Wednesday, December 17, 2014

Winner of U of Utah Ray Tracing class image contest

Yesterday I attended Cem Yuksel's end of semester image contest from his ray tracing class.  The images were all very impressive (it's clearly a good class... see the link above) and the winner (by Laura Lediaev) I found so impressive I asked her if I could post it here.  Here's her description:

This is a fun scene with candy. There are two main components to this scene - the glass teapot, and the candies. I spent over 30 hours creating this teapot practically from scratch. I started with the Bezier patch description, which I used to create a mesh, and went to work duplicating surfaces, shrinking them to create the inner surfaces, doing some boolean work for cutting out holes, then fusing together all the seams vertex by vertex. The candies started out as a single candy prototype which I sculpted starting from a cube. I then created a huge array of candy copies and used a dynamics simulation to drop the candies into one teapot, and onto the ground in front of the other teapot. The backdrop is just a ground with a single wall (a.k.a. an infinite plane). I have two area lights, and an environment image which is creating the beige color of the ground and some interesting reflections. Can you spot the reflection of a tree in the left teapot handle? The challenge with rendering this scene is all the fully specular paths, which are rays that connect the camera to a light while only hitting specular surfaces such as glass or mirrors. The only way to do this using the rendering methods that we learned in the class is brute force path tracing which takes an extraordinary amount of time. The image has roughly 30,000 samples per pixel.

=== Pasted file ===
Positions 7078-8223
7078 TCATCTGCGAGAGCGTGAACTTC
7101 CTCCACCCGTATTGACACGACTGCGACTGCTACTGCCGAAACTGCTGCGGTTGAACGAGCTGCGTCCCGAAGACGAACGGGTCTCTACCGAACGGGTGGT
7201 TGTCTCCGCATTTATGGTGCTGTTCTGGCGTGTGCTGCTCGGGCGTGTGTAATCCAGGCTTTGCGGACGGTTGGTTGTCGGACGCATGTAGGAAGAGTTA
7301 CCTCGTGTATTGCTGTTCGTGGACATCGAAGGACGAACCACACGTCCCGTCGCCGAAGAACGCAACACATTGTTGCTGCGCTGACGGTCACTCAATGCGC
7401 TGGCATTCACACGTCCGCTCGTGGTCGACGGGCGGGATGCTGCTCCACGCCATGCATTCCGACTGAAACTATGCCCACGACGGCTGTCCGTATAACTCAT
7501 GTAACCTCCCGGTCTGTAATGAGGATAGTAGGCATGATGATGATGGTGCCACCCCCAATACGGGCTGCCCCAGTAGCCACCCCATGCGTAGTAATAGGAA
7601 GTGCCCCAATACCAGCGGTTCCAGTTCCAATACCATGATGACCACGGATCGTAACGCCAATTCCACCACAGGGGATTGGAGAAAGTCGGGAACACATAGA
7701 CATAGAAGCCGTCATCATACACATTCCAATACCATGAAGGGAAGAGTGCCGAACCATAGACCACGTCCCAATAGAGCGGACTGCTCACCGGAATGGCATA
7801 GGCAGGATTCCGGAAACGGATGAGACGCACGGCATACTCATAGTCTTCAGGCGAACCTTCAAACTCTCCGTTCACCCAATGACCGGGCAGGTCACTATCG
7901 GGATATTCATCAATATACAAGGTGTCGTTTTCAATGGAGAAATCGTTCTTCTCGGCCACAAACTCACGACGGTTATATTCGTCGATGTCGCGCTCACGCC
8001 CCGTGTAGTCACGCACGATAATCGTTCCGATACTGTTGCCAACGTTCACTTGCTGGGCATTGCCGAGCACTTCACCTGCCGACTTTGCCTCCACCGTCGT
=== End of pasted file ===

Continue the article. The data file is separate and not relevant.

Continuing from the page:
Unknown said...

I wonder what machine did she use and how long did it take to render. 30k samples per pixel is insane. Sounds like a production level film.

Laura Lediaev said...

I was determined to win this contest so I went seriously overboard with the compute nodes. I used every computer I could get my hands on at both SCI, CS, and CADE. No kidding, I used over a thousand cores for three days. I'm not saying this is a good thing. I'd say that my renderer's greatest flaw is inefficiency. Caustics were taking too long to converge, as well as all those nice reflections of the candies on the glass, and the reflections of the lights themselves off the glass. In the end I just hoped that the artistic qualities would make up for any graininess.

Unknown said...

That is brilliant! Haven't been think about doing in this way. I was wondering how possible a personal computer doing a ray tracing class project can handle 30k samples per pixel.